Qualifying Recognised Overseas Pension Scheme (QROPS) savers can lock their lifetime allowance at the current top level of £1.5 million before the terms are changed to less generous levels next year.
HM Revenue and Customs is allowing a transition period between the old and new lifetime allowance thresholds.
Although QROPS are not subject to UK lifetime allowance rules, investors will have had their retirement savings tested against them prior to any transfer offshore.
From April 6, 2014, the lifetime allowance drops to £1.25 million.
HMRC reckons around 30,000 retirement savers are affected by the allowance drop. These savers, plus any who consider their pension funds will swell above £1.25 million can apply for fixed protection to preserve their current lifetime allowance.
Fixed protection 2014
This is an important allowance for retirement savers, who could face tax charges on their funds if they breach the lifetime allowance thresholds.
HMRC has cleared the forms advisors and investors need to complete for applying for fixed protection.
Retirement savers must make the application before April 5, 2014, or lose the allowance. Retrospective applications are not considered.
Fixed protection does come with some conditions.
Retirement savers who have already reached the threshold or believe they will, must stop contributing into a UK registered pension scheme.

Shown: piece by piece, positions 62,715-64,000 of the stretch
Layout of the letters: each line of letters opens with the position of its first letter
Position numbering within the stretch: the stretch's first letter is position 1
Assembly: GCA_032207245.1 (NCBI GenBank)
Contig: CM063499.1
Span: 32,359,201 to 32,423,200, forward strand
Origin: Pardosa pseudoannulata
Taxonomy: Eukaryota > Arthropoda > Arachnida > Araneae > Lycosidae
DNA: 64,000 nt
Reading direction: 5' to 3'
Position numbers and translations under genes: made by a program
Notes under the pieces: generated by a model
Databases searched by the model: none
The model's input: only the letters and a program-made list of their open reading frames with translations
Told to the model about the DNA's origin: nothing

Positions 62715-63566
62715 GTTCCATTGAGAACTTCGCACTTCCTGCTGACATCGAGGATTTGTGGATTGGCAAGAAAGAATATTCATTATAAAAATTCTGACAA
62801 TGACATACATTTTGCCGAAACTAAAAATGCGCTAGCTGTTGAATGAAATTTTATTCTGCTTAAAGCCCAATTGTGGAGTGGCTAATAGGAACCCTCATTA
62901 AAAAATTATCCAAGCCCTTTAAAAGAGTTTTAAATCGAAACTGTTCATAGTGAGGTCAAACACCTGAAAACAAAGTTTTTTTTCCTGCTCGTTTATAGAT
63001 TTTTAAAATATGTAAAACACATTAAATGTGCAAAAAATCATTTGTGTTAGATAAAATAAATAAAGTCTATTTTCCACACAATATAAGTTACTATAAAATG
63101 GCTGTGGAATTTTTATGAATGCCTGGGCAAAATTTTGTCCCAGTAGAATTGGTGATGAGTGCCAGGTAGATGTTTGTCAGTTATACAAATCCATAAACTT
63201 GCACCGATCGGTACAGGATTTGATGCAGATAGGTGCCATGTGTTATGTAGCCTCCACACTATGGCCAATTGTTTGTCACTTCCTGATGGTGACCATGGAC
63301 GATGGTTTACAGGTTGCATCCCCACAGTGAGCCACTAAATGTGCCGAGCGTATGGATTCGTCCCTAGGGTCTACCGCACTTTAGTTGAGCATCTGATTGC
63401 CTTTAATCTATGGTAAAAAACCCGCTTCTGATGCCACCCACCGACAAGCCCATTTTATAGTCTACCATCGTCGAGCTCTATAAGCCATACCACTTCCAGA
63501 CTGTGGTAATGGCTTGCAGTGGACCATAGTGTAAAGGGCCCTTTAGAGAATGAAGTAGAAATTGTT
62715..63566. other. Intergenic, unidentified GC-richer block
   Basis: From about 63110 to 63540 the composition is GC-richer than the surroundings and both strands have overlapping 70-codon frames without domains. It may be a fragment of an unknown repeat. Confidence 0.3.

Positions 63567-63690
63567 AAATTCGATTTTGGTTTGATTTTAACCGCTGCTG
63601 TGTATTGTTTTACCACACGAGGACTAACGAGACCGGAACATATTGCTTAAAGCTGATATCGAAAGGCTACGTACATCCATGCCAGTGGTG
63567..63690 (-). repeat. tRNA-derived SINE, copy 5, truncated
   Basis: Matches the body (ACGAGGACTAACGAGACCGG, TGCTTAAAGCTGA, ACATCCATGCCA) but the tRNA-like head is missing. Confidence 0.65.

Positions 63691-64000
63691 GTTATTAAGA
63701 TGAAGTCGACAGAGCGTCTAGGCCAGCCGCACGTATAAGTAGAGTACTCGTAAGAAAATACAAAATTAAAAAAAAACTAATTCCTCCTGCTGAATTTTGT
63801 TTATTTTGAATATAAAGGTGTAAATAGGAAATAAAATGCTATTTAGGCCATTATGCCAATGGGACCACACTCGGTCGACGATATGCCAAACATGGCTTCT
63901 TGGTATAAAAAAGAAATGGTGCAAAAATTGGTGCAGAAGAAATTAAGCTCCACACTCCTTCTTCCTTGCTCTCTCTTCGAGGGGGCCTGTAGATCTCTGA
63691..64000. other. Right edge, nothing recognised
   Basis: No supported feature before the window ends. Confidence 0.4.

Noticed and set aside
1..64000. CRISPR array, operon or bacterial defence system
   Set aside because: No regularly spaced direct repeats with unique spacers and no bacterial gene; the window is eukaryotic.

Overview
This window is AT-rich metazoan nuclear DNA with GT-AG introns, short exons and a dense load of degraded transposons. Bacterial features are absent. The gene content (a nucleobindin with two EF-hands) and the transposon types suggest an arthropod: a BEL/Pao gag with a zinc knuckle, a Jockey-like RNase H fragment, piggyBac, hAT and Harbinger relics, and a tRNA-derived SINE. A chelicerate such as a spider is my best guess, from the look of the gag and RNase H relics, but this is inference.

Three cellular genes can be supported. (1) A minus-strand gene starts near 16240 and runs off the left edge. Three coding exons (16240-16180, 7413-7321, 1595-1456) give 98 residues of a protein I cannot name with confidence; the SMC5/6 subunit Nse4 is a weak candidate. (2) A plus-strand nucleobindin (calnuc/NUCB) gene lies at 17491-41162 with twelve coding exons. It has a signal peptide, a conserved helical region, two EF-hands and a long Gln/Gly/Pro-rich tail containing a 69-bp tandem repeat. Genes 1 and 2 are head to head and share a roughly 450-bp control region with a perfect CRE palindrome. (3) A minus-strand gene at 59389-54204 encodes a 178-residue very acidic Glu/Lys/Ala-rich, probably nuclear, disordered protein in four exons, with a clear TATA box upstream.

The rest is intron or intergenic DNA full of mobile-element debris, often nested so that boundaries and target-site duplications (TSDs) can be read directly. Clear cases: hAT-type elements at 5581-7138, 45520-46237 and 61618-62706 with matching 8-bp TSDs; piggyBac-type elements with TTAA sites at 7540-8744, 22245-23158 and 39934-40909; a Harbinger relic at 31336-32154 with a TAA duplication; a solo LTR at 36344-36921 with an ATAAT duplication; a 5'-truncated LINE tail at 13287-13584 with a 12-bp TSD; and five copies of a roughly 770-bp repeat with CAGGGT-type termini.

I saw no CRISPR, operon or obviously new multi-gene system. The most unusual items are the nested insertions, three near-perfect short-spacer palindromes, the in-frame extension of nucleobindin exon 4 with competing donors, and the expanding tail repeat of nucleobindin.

They cannot ask for fixed protection 2014 if they have already applied for fixed protection from HMRC in 2012 or for enhanced or primary protection that was available earlier.
Further individual protection will offer a lifetime allowance equal to the value of a saver’s pension rights on April 5, 2014 up to a £1.5 million.
Lifetime allowance tax charges
No applications on individual protection are open until after April 6, 2014.
“Most people won’t have pension funds valued at more than the current £1.5 million lifetime allowance or the £1.25 million threshold from April 6, 2014,” said an HMRC spokesman.
“Lifetime allowance protection is important because anyone who has a pension fund worth more than the lifetime allowance when they take their benefits will have to pay the lifetime allowance tax charge.”
This penalty can range from 25% of the fund value worth more than the lifetime allowance if the amount is not drawn as a lump sum, and up to 55% if it is taken as a lump sum.
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